Hmm. Anyone who’s read my stuff here should know: make a duff record and I will apologise to my friend and decline to review it. If I give a record less than three and a half bottles, it means there’s merit in there worth seeking out. So, yeah, I know these guys. Andrew I've just met. But that’s irrelevant.
Nick Spaulding, I’ve had the immense pleasure of working with (alienating Black Sabbath cover bands at rehearsal by accidentally making his guitar sound like an unshielded Avon engine warming up - walking in to the practice room I found Nick wearing an expression of immense glee, standing staring down at his guitar which was several feet away and flat on its back. When I went out 10 minutes later the Black Sabbath crew had left in - I assume - disgust).
Andrew McCubbin and Michael Plater, I keep seeing, and will continue to do so because first, I know them to be decent and strong individuals, ridiculously modest who, second, make the kind of music which people are going to be soiling themselves over in twenty years time (unless fame and fortune get them first, as it deserves to).
Despite the scorn, U2 will still sell millions of their next LP. That’s fine, there are fools everywhere, you can’t stop them and they make the economy go around much more swiftly. But I wish some of those U2 fans would listen a little more broadly. Same goes for Nick Cave fans.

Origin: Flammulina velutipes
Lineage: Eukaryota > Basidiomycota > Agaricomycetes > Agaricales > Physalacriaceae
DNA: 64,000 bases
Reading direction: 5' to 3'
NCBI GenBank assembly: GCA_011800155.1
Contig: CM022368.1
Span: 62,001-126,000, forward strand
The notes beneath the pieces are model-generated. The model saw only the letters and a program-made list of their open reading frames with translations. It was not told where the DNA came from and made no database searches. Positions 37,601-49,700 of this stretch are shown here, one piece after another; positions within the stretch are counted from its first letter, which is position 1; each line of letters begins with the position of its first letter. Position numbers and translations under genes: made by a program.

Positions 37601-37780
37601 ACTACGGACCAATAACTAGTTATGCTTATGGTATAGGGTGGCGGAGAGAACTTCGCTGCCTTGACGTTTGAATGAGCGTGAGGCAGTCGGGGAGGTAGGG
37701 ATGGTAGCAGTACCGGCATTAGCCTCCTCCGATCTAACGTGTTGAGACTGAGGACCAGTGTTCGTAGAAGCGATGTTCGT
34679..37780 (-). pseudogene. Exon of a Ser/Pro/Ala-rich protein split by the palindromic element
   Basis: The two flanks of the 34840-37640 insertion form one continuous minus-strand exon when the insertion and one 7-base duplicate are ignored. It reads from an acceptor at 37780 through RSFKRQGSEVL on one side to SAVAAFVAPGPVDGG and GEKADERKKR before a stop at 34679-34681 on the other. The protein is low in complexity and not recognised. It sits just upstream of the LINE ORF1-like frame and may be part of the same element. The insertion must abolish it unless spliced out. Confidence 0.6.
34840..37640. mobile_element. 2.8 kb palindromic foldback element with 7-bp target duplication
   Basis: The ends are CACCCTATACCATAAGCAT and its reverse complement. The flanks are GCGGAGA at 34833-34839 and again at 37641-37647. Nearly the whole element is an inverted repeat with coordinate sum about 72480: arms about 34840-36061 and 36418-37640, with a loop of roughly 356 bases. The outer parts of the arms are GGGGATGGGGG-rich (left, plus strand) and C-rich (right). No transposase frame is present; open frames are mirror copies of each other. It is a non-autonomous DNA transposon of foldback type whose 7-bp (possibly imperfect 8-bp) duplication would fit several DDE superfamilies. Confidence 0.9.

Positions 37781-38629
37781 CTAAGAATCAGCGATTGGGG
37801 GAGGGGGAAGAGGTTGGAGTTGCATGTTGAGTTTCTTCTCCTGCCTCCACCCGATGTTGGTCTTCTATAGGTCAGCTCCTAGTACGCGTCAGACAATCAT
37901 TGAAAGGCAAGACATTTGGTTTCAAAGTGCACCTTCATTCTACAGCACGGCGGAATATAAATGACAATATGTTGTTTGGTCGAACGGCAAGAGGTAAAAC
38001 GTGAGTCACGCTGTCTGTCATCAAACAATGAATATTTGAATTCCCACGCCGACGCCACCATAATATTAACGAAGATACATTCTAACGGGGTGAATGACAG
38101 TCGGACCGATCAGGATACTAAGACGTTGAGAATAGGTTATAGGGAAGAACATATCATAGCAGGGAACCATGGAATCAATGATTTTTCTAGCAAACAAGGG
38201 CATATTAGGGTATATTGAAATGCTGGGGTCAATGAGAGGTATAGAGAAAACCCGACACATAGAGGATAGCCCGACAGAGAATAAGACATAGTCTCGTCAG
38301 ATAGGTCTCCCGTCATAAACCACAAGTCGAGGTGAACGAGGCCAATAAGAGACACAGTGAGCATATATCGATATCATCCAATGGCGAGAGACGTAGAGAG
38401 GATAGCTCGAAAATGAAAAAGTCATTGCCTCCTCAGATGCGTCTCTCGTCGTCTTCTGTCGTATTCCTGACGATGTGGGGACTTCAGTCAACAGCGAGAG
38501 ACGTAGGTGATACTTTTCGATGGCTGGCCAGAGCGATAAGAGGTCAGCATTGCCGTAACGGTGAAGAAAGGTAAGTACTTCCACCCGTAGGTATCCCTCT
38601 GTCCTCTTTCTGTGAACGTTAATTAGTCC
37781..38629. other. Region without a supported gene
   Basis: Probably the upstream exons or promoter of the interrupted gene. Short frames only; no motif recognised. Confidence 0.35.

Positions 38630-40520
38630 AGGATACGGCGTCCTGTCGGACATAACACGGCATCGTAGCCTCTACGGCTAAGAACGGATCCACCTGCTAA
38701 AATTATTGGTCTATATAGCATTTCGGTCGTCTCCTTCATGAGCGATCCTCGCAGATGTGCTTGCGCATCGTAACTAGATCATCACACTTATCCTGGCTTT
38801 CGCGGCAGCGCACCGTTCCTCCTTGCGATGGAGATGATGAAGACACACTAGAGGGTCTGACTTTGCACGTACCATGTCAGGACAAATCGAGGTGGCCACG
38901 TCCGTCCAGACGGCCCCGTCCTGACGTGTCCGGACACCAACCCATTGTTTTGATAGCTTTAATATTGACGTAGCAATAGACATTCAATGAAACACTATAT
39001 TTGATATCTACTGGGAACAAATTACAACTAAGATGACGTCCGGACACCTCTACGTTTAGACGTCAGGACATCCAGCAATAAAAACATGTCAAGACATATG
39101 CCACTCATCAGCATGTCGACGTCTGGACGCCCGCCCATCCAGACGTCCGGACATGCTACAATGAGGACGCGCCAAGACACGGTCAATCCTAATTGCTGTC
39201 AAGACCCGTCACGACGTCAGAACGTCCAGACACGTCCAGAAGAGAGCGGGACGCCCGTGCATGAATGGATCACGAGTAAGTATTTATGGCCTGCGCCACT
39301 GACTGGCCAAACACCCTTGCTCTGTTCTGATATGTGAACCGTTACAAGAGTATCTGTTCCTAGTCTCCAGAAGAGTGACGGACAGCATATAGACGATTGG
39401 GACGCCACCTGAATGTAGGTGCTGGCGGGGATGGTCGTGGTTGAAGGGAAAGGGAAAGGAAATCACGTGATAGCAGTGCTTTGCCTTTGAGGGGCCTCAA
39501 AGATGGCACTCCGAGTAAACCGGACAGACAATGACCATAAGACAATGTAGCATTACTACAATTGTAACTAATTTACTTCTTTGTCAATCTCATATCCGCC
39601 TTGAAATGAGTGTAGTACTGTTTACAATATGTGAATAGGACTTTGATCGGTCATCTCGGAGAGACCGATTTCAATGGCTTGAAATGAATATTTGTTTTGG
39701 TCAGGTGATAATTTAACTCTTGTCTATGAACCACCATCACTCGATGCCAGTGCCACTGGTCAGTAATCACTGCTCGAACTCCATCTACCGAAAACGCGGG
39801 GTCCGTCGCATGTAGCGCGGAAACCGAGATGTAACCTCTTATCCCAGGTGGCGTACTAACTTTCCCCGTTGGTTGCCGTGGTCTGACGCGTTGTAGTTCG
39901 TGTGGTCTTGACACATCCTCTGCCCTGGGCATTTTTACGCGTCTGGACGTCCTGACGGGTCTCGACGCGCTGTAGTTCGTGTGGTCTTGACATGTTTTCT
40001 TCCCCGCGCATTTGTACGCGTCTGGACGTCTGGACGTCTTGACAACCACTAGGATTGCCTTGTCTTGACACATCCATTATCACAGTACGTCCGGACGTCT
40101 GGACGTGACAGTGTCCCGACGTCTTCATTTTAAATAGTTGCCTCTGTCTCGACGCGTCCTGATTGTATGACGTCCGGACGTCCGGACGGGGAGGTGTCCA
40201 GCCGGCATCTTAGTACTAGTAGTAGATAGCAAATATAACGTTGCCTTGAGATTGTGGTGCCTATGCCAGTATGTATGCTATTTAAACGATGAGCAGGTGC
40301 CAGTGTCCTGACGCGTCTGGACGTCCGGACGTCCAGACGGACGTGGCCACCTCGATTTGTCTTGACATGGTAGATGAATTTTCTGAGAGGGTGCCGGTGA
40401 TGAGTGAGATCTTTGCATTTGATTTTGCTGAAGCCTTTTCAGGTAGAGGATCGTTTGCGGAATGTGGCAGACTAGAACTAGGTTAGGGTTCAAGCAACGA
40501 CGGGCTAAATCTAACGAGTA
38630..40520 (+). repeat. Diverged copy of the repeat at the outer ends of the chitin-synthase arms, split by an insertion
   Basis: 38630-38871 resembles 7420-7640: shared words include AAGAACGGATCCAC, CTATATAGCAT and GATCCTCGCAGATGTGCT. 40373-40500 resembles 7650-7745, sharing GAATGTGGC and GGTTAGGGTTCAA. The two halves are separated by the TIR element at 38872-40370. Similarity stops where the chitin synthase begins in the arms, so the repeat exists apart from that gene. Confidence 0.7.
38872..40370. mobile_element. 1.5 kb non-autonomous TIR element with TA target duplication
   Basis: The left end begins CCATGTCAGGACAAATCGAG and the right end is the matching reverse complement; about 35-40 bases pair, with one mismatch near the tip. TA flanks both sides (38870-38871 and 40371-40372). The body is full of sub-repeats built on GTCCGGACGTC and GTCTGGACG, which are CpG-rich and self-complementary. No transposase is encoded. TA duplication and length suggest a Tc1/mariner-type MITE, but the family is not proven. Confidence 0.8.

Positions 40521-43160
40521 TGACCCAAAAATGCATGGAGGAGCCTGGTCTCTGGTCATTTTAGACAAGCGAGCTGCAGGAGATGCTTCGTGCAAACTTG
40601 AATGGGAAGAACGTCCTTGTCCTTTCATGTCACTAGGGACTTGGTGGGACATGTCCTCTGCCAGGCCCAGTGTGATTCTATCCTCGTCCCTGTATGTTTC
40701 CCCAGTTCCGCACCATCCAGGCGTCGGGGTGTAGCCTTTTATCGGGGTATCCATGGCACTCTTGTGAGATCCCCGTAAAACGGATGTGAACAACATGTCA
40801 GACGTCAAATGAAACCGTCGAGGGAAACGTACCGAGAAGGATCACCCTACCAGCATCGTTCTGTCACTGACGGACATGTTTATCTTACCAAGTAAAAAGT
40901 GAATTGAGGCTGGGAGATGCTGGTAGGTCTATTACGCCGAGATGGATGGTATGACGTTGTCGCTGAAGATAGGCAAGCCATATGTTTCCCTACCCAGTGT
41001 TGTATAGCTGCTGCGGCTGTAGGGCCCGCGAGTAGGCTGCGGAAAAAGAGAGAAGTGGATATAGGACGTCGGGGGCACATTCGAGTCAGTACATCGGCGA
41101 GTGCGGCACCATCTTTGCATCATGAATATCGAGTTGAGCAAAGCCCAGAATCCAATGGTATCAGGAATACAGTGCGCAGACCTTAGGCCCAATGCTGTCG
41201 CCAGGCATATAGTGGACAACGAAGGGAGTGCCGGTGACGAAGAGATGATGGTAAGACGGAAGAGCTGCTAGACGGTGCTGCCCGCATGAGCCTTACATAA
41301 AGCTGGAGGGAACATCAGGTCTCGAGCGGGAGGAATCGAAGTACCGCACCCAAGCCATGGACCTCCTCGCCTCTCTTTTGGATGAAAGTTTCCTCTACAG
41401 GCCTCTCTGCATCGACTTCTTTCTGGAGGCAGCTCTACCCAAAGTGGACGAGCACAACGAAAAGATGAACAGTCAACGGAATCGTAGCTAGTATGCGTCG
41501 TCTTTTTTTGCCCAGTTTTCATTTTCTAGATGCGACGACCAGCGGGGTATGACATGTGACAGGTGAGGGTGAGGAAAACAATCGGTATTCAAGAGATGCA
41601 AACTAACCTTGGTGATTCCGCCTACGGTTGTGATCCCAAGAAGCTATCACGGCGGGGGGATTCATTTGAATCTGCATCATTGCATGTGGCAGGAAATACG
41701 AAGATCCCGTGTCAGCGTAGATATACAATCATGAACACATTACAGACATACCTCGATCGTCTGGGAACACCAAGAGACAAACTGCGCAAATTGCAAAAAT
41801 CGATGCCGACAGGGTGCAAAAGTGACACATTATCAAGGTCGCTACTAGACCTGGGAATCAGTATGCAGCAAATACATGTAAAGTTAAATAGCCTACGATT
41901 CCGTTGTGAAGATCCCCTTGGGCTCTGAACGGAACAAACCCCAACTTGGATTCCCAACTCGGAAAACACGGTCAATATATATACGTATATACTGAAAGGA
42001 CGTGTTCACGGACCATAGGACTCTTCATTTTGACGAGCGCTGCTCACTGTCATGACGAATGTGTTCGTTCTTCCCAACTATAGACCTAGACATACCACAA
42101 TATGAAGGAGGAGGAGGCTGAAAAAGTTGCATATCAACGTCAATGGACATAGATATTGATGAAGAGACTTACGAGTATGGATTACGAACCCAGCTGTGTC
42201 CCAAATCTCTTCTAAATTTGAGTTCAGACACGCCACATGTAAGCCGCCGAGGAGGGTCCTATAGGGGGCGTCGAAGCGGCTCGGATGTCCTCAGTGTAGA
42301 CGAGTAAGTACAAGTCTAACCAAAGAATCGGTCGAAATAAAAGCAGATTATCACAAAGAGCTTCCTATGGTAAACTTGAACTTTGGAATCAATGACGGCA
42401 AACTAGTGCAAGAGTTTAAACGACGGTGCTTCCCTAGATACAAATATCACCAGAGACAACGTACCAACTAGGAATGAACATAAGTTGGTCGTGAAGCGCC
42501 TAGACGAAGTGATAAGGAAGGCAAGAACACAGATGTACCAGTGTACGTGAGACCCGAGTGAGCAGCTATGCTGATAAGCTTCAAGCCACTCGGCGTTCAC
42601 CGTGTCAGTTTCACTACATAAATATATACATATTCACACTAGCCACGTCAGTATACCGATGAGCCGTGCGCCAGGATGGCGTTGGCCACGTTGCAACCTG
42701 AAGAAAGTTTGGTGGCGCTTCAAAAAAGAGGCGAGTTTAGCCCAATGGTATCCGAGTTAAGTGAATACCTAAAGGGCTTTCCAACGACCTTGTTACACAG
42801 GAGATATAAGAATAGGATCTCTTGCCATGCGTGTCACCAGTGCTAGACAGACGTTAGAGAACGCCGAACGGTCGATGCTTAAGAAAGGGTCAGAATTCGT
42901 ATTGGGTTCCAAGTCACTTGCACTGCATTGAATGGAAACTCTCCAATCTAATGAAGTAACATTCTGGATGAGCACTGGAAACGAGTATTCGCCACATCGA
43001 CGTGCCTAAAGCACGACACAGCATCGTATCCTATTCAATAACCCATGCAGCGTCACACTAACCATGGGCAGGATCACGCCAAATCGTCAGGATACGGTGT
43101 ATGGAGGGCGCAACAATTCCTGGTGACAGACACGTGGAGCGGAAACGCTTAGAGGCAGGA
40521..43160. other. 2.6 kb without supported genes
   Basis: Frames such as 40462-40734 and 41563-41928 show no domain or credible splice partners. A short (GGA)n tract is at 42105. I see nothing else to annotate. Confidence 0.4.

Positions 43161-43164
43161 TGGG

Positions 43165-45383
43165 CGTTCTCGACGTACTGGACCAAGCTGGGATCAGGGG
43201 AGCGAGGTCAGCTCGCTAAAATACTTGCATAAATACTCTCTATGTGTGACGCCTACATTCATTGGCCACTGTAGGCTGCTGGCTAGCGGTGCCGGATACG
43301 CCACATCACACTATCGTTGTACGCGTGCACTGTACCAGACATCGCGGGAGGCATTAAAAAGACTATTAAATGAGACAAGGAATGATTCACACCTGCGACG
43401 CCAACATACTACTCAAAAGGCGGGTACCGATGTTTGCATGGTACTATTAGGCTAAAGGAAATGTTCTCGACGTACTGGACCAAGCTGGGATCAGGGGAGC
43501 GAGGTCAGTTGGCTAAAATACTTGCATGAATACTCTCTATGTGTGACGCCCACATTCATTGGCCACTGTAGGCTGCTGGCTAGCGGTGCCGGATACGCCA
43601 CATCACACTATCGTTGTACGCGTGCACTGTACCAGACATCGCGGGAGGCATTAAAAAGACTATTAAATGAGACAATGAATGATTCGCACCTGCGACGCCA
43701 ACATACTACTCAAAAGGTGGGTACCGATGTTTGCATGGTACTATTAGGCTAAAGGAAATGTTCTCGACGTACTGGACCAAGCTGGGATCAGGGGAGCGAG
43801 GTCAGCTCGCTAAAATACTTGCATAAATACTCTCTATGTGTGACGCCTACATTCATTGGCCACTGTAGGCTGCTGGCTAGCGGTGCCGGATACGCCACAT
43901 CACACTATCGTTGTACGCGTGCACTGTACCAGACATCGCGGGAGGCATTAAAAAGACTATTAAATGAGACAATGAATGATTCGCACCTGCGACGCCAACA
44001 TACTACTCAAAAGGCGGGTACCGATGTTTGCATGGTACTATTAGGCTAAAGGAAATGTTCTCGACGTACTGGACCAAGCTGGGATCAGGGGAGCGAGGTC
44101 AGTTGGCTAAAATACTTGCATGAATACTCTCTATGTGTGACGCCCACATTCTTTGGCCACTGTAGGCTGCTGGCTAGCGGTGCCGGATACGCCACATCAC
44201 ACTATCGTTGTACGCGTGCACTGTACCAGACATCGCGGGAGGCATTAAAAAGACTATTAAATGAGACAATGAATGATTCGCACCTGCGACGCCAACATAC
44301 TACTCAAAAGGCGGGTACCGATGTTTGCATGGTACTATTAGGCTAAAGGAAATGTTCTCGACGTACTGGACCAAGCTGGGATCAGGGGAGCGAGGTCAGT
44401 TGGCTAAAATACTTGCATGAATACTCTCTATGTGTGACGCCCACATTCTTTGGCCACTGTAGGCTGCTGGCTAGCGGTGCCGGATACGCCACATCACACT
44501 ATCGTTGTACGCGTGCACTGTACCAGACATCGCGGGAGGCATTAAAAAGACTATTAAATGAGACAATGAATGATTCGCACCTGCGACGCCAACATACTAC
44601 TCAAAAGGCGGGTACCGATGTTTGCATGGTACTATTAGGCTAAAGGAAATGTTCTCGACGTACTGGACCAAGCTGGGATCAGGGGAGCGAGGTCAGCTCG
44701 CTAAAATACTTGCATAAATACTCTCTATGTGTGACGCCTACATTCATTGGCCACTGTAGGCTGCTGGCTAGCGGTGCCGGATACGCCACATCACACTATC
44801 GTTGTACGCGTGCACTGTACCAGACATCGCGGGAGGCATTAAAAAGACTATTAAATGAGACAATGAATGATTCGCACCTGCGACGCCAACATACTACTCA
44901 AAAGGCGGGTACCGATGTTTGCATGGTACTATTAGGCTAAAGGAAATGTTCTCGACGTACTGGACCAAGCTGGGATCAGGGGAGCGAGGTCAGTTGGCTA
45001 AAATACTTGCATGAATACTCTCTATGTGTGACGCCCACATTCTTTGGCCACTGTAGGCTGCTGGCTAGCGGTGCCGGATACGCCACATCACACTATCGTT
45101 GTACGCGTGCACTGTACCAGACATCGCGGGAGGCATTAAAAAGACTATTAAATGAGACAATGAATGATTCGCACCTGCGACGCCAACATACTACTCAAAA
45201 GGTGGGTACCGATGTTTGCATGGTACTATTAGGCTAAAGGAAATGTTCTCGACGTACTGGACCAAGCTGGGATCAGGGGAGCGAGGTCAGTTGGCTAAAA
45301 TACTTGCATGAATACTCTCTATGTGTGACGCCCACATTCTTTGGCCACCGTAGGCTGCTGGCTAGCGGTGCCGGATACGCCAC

See, U2 and Nick Cave really did put a thumbprint on a few things in the '80s and '90s, whether we like it or not, and their long shadow either acts like a closed door … or an open one. In Cave’s case, his unexpected dead-straight appreciation of so many artists scorned by the too-cool-for-school alt-volt-wavers - such as mum’n’dadrock and livingroomslop (Elvis’ Vegas period, Johnny Cash, Nancy and Lee, Tom Jones, Van "The Man" Morrison and on and on), leading to his own explorations in style, content and tone… which was then followed by a large number of the most under-rated and talented musical artists I think I’ve ever witnessed…
Yeah, some of those have found fame and fortune. You know who they are. Good for them.